Almost the same size as Europe, with twice the population, China should NOT be regarded as a single national market, but as a varied region made up of over 30 different provinces and municipalities.

There are significant divides in China’s regional economies. Coastal provinces in the Chinese eastern seaboard are the most economically advanced, benefiting from historical trade links and better infrastructure. These regions were among the first to respond to the reform and opening-up policy and have enjoyed sustained growth spurred by export and investment. It is also noticeable that the majority (70 per cent) of the Chinese population live in the eastern part of China. By contrast the vast inland regions in China are more domestically oriented and more abundant in natural resources. However, many of these regions are still developing to catch up with the coastal areas.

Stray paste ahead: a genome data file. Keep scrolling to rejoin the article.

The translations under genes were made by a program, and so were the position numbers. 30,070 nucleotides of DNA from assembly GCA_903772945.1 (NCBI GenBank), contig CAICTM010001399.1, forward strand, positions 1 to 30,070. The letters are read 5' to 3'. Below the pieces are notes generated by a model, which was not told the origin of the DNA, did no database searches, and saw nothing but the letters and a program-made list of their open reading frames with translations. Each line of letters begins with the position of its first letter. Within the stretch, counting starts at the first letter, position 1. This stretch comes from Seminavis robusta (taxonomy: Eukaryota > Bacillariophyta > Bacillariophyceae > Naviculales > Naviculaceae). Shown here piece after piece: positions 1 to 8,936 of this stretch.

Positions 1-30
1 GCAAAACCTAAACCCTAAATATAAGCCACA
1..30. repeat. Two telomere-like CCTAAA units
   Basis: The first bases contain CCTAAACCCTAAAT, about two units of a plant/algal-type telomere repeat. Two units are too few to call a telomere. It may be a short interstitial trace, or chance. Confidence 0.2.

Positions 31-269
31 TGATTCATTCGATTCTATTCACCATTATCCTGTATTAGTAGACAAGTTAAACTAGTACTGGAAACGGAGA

There are a number of regional economic hubs within China, where several cities interact to create a wider economic area. The most significant are the Bohai Rim region, the Yangtze River Delta region and the Pearl River Delta region.

The question of “where to start” is often asked by companies who are new to the market, and those who seek business expansion. China offers a wide variety of potential locations, and beyond the more familiar established regions and cities it can be difficult for firms to choose.